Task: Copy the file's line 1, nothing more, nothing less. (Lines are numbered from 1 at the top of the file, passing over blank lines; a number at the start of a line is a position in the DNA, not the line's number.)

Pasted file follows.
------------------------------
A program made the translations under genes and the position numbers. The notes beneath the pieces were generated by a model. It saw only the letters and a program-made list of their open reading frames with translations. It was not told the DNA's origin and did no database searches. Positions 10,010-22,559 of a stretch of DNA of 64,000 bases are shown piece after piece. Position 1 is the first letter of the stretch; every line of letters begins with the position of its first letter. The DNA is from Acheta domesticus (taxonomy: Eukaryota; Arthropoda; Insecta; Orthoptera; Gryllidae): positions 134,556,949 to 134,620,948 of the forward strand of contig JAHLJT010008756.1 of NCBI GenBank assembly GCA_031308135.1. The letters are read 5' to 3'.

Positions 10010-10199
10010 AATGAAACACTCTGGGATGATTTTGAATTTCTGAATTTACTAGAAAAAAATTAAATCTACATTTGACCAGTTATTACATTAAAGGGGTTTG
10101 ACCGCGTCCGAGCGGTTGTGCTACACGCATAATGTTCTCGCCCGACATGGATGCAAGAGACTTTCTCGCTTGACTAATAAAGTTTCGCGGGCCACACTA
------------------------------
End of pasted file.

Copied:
A program made the translations under genes and the position numbers. The notes beneath the pieces were generated by a model. It saw only the letters and a program-made list of their open reading frames with translations. It was not told the DNA's origin and did no database searches. Positions 10,010-22,559 of a stretch of DNA of 64,000 bases are shown piece after piece. Position 1 is the first letter of the stretch; every line of letters begins with the position of its first letter. The DNA is from Acheta domesticus (taxonomy: Eukaryota; Arthropoda; Insecta; Orthoptera; Gryllidae): positions 134,556,949 to 134,620,948 of the forward strand of contig JAHLJT010008756.1 of NCBI GenBank assembly GCA_031308135.1. The letters are read 5' to 3'.